Elections in a large nation are always a time for musing about the future direction of the nation. This is especially true in China for the simple reason that they don’t have elections. The 19th Communist Party Congress will convene for a week starting on 18 October, determining who will run the largest country on earth for the next five years.
China is a true republic, meaning that the outgoing leadership picks the new leadership – independent of the wishes of the vast majority of population. It’s not exactly a dictatorship in that no one person or faction has complete control, at least not since Mao Zedong died in 1976. That may change as Premier Xi Jinping is poised for a dramatic consolidation of power.
Much has been and will be written about it. Like the Communist Party of China (CPC) itself, the articles are dense and almost impossible to understand without a lot of background material. Here is an attempt at a quick guide.
Another senseless gun tragedy – this one bigger than the previous. When does it end?
It ends when we as a nation get serious about the situation. Like nearly every problem we have it is primarily a mindset. New gun laws aren’t necessarily going to be the answer unless they are part of that important change.
Target stores are raising their employees’ minimum wages to $11 per hour immediately, with a pledge to hit $15 per hour by 2020.
This may seem like a victory for the Democratic platform to raise all workers’ pay to a livable wage, and in many ways it is. But it’s also an important victory for the free market, which is proving that the cyclical depression of workers wages was indeed a temporary, demographically driven problem which will be overcome. It just takes a tremendous amount of time – really a full generation. More importantly, it shows the direction of retail and possibly the service industry as a whole does have a future as an important part of a dynamic economy. Continue reading
A lot of people are upset about the direction of the nation. Nearly a two to one ration finds that the nation is on the wrong track, according to a Rasmussen poll. That fits with the ongoing controversies sweeping our mindscapes involving protests of various kinds.
A lack of faith in our government should be one thing which unites us. It’s something of an American tradition, after all. Some think it’s involved in vast conspiracies. Some want to stockpile arms against it. Some think it’s just plain incompetent. Some think our history is a complete lie.
No one, anywhere, thinks that government is going to solve all of our problems. No one trusts it completely. No one thinks our taxation system is completely fair. No one thinks that the system always produces justice.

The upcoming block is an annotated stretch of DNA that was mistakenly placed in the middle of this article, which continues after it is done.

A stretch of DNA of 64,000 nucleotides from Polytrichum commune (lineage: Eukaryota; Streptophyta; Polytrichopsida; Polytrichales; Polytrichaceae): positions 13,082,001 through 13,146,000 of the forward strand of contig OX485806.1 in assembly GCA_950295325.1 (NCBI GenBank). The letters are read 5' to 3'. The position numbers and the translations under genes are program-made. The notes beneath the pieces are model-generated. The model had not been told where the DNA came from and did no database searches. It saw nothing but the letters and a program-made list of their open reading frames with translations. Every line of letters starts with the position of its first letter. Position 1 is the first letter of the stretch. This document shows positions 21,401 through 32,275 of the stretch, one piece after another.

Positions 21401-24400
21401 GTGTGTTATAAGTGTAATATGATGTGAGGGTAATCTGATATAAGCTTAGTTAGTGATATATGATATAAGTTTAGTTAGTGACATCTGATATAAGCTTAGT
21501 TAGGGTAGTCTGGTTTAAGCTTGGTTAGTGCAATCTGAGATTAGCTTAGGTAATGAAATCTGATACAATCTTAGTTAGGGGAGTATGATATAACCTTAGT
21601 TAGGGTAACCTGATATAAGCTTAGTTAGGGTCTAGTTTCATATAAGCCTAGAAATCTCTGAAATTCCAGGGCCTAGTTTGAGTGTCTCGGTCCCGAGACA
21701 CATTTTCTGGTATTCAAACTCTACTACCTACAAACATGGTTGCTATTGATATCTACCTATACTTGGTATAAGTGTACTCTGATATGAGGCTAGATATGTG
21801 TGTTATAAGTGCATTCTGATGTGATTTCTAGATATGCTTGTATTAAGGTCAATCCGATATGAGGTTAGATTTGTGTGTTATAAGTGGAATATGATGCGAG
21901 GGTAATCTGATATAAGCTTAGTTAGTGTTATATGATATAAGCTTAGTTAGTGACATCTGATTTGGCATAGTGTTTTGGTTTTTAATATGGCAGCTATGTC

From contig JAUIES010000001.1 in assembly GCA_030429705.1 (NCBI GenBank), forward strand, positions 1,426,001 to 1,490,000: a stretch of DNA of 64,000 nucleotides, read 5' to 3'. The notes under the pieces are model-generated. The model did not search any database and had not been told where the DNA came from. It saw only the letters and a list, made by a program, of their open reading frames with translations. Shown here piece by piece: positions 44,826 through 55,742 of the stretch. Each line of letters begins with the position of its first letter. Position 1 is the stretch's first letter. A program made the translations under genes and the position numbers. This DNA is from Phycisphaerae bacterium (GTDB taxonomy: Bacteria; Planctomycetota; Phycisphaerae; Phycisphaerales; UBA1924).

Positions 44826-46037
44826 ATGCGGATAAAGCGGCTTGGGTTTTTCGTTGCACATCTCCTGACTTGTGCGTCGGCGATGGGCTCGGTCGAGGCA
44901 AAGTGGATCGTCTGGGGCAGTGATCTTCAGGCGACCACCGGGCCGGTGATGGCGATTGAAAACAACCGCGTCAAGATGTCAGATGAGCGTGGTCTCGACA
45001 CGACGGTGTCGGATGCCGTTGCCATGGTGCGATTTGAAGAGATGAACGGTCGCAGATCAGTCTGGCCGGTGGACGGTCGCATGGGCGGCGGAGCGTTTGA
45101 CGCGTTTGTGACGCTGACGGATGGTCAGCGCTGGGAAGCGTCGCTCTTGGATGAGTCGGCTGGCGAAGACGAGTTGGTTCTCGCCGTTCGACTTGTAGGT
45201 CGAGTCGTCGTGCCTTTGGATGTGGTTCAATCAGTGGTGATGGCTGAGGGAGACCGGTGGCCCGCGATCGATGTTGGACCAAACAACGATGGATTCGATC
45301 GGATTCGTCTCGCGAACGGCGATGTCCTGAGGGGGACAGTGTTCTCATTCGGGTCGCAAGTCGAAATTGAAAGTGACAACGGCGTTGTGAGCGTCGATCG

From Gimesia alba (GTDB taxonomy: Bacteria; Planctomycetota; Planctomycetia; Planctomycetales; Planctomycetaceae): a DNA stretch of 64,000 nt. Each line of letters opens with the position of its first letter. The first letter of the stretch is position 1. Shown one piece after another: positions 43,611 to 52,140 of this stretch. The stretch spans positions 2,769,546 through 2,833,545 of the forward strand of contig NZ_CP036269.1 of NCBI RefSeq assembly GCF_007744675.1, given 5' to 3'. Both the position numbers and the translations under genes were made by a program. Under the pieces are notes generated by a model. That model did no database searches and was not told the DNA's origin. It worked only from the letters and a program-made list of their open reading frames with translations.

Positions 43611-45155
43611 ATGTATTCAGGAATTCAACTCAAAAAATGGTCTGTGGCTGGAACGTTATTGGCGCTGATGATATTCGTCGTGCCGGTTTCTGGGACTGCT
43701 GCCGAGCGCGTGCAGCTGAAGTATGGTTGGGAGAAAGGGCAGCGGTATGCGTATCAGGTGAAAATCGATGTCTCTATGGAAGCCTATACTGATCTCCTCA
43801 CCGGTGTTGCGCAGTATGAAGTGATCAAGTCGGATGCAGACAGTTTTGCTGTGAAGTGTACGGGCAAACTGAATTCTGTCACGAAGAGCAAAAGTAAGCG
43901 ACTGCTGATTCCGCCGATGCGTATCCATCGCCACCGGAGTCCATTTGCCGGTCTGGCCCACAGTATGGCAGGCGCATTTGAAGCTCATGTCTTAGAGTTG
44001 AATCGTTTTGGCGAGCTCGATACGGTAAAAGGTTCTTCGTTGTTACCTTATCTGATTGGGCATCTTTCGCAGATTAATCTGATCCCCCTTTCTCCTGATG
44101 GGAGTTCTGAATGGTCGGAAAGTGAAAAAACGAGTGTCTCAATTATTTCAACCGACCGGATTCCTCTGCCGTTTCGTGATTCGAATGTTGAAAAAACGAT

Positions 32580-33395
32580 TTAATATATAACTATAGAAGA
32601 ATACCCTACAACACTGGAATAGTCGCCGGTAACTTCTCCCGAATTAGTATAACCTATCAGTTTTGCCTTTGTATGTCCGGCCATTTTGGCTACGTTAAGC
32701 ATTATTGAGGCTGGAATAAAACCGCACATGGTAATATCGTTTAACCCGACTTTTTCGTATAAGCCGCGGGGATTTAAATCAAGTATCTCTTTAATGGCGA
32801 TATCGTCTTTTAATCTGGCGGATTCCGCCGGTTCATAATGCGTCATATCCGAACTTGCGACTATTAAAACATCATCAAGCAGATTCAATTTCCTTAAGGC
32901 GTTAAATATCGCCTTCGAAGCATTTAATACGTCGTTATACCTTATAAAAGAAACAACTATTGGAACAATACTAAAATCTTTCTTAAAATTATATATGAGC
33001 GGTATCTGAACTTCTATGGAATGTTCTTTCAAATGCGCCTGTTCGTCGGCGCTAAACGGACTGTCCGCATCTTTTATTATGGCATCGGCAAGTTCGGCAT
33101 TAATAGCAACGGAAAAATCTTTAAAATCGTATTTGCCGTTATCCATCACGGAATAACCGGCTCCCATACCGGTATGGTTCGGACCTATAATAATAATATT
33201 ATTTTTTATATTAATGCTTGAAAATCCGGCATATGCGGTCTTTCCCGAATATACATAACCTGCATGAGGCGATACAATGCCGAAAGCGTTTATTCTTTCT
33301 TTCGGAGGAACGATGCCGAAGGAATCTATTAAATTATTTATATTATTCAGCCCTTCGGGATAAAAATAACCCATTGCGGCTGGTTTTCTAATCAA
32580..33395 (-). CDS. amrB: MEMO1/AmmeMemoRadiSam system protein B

Yet protests about our system or our government are the surest way to spark a highly emotional shouting match that transcends any ability to get anything done. And there may be a good reason.
O say does that star-spangled banner yet wave
O’er the land of the free and the home of the brave?
Is it ever acceptable to kneel while the national anthem is played? The controversy has deepened now that Trump has weighed in, saying that players who do so should be fired. He faulted the NFL as a unit over this just ahead of this week’s games.
The response from the league has been ferocious. And it is justified. After all, those who kneel are only answering the question with their own emphatic “No!” as is their right as a free people. It is a question we should all be asking ourselves and not the patriotism of those who answer it differently than we do. Anything less means that we are not, indeed, free.
The Affordable Care Act, ACA or Obamacare, has proven difficult to kill off. In the next eight days we will see if the last, final, we-really-mean-it effort suffers the same fate as the previous attempts.
It should die for even more reasons than the last attempt. But that doesn’t mean there isn’t actually be something of value in Graham-Cassidy which might lead us to even better healthcare in the future. If that fails, it could well lead us to a final calamity for the Republican Party.
President Trump spoke to the UN today. In all fairness, it could have been worse. And, in many ways, it was a re-iteration of what America has been saying for a long time – we have a big military and we intend to use it, but don’t ask us for money to keep the other operations going.
Yet it was bad enough in one singular sense – there is no place for globalism even as we realize larger threats to the entire planet at once. It was a summary of everything that he and his followers stand for in many ways. But what will it mean to the rest of the world?